• 39 of the 52 tests target a specific industrial sector (oil and gas, electricity, water management, renewable energy, forestry, rail or waste); oil and gas represent nearly half of the sector-specific tests (44%), and electricity accounts for 23%.
  • Of the 52 public interest tests, 65% provide some form of guidance on how to conduct the test and 46% provide explicit factors to consider; 35% provide no guidance on how to conduct the test.
  • 48 statutory bodies are authorized to conduct a public interest test for infrastructure development, ranging from a potential 36 to 48 unique decision-making agencies at any one time.

Each of the 48 statutory bodies has a distinct mandate, the scope of which is almost never explicitly defined. Current practice dictates that a decision-maker is not required to explain how it weighs interests or evidence when determining what is in the public interest. Legislation rarely explicitly defines public interest mandates, and only 6% of public interest test provisions reviewed define “the public interest.”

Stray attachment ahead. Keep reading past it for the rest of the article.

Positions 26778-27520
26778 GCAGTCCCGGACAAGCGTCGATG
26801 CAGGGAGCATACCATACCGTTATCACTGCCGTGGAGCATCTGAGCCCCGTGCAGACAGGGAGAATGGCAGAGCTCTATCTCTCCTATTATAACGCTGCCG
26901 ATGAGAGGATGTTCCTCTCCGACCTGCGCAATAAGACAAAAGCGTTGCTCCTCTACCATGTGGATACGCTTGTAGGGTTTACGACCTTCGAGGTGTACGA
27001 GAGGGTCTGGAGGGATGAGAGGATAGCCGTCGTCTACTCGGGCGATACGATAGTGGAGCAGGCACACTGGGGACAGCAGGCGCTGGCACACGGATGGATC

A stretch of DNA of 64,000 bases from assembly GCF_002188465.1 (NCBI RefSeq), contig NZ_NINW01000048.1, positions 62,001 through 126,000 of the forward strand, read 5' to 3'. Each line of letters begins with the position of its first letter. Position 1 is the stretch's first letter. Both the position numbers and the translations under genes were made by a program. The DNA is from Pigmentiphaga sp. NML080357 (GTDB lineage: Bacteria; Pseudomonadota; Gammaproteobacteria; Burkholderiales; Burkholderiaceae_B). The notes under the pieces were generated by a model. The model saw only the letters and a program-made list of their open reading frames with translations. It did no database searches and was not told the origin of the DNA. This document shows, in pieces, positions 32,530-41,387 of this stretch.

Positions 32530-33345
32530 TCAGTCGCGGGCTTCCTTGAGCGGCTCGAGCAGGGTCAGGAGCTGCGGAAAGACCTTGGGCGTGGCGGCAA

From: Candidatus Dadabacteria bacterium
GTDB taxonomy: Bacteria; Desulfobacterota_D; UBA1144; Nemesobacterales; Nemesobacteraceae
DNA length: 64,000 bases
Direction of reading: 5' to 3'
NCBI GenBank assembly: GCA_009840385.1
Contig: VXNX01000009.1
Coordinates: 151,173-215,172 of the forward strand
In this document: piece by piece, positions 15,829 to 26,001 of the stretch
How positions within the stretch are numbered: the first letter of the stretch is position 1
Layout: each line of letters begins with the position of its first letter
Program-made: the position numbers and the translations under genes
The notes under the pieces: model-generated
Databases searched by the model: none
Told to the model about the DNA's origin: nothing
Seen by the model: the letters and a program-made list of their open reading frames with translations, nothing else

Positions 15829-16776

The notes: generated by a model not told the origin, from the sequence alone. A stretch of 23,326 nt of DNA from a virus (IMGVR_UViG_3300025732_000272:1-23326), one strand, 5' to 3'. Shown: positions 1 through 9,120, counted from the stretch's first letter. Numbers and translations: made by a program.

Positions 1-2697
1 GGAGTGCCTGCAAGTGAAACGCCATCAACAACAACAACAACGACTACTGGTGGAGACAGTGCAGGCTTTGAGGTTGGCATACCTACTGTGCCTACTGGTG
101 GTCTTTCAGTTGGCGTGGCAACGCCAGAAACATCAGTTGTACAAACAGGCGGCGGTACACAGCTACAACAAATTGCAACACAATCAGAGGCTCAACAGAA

Where statutes and regulations do not provide any guidance, more discretion is awarded to the decision-maker. Generally, decision-makers define their public interest mandate “by reference to the context and to the objects and purposes of the statute in which it is found” (Memorial Gardens Association (Canada) Limited v. Colwood Cemetery Company [1958] SCR 353), and public interest provisions should be read alongside other applicable statutes. Decision-makers and courts did not define what constitutes an applicable statute, however, nor how the purposive provisions of the primary statute should be factored in.